06 Jun June Member of the Month: Gabriel Aguto
Written by Gabriel Aguto |
My advocacy for climate action frankly stems from common sense. Now, I absolutely love nature. The beautiful sights and sounds in the woods are some of the most calming experiences I’ve had. And I share an appreciation of majestic wildlife with many. I’m devastated when I see any of our unique earth be ruined. Photos and videos revealing burning water and razed mountains, the victims of fracking, are truly sobering. But there’s a big problem, and it’s that some people just do not care. Everyone has their own tribulations, and it is rightly difficult to have one’s mind on endangered species if struggling to make ends meet. And for those who aren’t in dire straits financially, the pursuit of wealth can often consume their entire mindset.
So if endangered species and a shrinking Amazon can't convince humans to care about climate change, what can?
Climate change seems like a far away occurrence to most who don’t feel the direct effects, no matter what reputable science tells them. And who can blame them? Despite the rising number of films dealing with apocalyptic/catastrophic/dystopian events or universes(currently Mad Max: Fury Road and San Andreas off the top of my head), no one wants the world to end or to hear that they must make difficult lifestyle changes to stop it. So if endangered species and a shrinking Amazon can’t convince humans to care about climate change, what can?
I hope that the answer lies in other humans. See, the real victims of fracking are people, the people who have experienced terrible illnesses because of contaminated drinking water, for instance. The victims of ever more frequent droughts are people like those in California. The victims of more frequent monster storms are people like those in the Philippines who lost their homes due to Typhoon Haiyan in 2013. My hope is that apathy is broken by human compassion, or at least the realization that you could be the next person gravely affected by climate change.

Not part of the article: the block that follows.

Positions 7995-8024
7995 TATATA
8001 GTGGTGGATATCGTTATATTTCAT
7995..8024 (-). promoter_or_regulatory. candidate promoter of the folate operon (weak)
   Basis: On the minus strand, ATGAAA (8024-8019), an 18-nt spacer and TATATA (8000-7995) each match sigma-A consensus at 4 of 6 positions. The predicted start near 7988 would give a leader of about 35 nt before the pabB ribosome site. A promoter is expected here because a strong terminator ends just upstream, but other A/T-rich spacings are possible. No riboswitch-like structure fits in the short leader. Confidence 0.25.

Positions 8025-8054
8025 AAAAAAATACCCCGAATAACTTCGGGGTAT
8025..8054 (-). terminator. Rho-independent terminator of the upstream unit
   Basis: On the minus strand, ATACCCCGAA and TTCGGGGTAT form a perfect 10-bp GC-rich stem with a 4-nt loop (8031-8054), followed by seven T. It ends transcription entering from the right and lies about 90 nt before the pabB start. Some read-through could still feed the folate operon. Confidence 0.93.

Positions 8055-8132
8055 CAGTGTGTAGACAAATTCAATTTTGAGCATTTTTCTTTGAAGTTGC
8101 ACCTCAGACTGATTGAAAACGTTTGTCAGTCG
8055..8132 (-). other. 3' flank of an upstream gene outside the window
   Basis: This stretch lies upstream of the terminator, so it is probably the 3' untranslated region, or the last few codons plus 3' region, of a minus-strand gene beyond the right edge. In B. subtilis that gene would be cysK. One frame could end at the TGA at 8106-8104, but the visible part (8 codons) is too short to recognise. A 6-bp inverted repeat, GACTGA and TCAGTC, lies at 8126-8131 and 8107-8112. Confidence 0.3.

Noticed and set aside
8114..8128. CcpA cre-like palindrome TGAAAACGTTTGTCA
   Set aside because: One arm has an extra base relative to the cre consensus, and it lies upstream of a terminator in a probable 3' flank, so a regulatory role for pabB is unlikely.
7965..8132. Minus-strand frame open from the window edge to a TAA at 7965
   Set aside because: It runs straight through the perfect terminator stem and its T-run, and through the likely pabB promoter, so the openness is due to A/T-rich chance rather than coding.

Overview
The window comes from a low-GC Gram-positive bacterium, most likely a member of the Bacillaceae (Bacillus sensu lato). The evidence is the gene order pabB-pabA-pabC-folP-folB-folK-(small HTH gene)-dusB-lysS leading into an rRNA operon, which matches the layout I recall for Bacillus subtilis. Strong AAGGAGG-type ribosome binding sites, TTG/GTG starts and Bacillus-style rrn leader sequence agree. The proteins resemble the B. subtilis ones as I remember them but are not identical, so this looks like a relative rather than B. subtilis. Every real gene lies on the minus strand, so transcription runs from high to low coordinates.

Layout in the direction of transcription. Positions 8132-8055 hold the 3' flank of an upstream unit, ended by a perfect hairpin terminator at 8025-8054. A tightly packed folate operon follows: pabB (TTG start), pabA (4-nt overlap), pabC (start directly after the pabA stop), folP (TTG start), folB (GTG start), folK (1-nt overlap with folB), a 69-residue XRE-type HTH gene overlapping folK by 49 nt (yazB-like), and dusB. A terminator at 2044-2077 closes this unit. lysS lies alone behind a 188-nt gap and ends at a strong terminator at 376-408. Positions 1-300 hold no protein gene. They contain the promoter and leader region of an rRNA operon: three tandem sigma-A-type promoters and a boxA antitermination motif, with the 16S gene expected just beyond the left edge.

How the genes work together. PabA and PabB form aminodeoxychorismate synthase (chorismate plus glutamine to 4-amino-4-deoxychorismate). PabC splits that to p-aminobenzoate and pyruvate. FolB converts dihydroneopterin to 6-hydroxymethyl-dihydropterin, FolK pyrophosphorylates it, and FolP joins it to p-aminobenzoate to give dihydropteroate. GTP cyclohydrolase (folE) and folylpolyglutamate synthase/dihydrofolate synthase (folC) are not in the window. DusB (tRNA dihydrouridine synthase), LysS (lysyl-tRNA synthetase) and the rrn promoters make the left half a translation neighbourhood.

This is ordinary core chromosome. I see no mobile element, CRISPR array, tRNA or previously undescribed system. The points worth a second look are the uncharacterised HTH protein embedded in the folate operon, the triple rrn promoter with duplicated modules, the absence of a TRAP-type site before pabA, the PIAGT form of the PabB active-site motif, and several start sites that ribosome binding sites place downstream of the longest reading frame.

I think the iMatter organization is a great way to effectively communicate the urgency of climate change. For example, through the report card system, we plan to work on the local level to help people realize that global warming is a problem now in their community. I believe it’s imperative to include youth in this effort. Of course we want to convince as many current voters as possible to advocate for legislation on climate change. But it’s the youth that will be impacted even more, and must push for action to save our planet and everyone on it.